Too bad they don’t sell ads on the local (what my grandfather called) Irish sports page…that’s surefire place to reach the over 65 demographic.
Barring that, I’d go for an article with the local Mayor or Senior Center Director endorsing. Unlike most State Senators and State Reps who will talk support, Mayors will actually move votes to the polls on election day for their favorite candidates. Given a choice, give me the mayors….selectman, city councilors, school committee members…they turn out voters in local elections, the hardest elections…they know where the good voters are.
And what about organizations endorsements?
Depends on which organization…local Democratic Ward and Town Committees have shrunken to a weak facimile of past glory days..in very few places are they more than an aging collection of local characters…they hate making phone calls but will hold a sign for an hour before their hair appointment or bingo.
Labor unions? Depends which. AFL-CIO? Ask Lt. Gov. Slattery… Mass. Nurses? Ask Lt.Gov. Evelyn Murphy… MTA? Ask Lt. Gov. John Kerry In a tight contest, even their diminished efforts/mailings may make a slight difference.Low turnout increases their worth.
TV Ads…well, of course. Over $2 million in TV spots trumps opponents with only 1/4 of that on the air…repetition counts even for an otherwise weaker candidate…so in a low turnout race where only the die-hard, interested voters show up, will the ability to use personal fortune to buy ads be the deciding factor? It could. But, I am not sure.
Field organization…in the Lt. Gov. race this year, Murray has the edge especially in Central MA and the small cities where he will have the help of 27 mayors…Goldberg has no field, no need to (her strategy was to win on tv, not on pavement), Andrea has small pockets of the left-leaning women scattered across the state but mostly in tonier suburbs (where they have actually seen a kayak in their lifetime) and upscale enclaves in Cambridge, Newton and Brookline (but there are votes there, too!)…but, like the support of organizations, the difference it makes may be small given the scope of the state and the fact that most activists are tied up with campaigns for governor.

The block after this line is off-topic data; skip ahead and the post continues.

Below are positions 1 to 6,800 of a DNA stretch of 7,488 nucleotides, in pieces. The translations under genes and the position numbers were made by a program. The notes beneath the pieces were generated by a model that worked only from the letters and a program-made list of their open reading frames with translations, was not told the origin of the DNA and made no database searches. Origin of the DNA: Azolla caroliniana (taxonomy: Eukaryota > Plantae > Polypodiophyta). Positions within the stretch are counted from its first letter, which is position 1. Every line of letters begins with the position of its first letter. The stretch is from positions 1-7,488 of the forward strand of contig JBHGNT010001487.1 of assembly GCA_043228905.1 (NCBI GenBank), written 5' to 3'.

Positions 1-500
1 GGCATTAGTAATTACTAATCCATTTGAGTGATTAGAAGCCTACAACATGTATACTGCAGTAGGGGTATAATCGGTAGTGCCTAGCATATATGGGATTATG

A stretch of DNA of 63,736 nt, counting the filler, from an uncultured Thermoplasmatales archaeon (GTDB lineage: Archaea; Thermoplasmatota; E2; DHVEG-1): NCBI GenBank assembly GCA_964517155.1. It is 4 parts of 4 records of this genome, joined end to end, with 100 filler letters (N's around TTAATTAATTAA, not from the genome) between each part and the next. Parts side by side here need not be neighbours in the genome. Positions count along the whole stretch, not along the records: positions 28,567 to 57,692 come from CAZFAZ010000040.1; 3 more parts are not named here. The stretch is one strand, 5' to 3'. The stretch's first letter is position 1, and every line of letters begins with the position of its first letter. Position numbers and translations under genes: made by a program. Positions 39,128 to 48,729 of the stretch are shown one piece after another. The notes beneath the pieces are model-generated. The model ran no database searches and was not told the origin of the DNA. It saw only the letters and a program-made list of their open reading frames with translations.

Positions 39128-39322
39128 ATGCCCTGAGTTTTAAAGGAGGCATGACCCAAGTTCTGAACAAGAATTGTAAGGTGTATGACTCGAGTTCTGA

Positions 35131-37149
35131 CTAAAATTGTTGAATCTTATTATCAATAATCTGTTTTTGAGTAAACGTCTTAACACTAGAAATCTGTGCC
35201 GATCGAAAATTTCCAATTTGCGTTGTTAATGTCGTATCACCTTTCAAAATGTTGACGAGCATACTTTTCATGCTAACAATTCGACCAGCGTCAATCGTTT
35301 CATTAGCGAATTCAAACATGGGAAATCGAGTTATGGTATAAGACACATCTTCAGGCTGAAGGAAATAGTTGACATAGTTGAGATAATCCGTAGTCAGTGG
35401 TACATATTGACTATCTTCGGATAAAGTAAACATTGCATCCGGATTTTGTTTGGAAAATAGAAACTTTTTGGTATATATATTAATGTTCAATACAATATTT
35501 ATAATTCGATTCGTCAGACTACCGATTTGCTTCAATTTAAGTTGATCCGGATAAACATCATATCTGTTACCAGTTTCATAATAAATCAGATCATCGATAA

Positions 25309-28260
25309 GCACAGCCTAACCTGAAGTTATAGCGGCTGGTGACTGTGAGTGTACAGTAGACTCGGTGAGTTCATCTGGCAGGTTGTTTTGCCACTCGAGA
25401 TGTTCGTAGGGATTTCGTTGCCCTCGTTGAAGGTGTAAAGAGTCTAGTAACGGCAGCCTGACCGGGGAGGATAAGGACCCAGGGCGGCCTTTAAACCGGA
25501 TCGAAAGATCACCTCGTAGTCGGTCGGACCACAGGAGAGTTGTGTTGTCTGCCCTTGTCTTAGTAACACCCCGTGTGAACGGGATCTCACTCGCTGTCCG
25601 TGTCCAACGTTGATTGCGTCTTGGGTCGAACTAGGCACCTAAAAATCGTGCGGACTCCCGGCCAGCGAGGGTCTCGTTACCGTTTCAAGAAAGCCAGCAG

Governor choice dictates #2 choice? Will voters favoring a gubernatorial candidate, cast that vote and then consider who will be their choice’s best partner on the ticket? Most won’t but some will. Balancing a ticket will have its place for some voters….that’s when geography, ethnicity, gender, religion, social class, education, address and any number of totally unrelated considerations come into play…only the shadow knows…
And on September 20, if we wake to find the Democratic standard-bearers live within a 10 mile radius and have no pressing need to fundraise or build field…will the Party (capital P) of the middle income men and women be a thing of the past?
What do you think?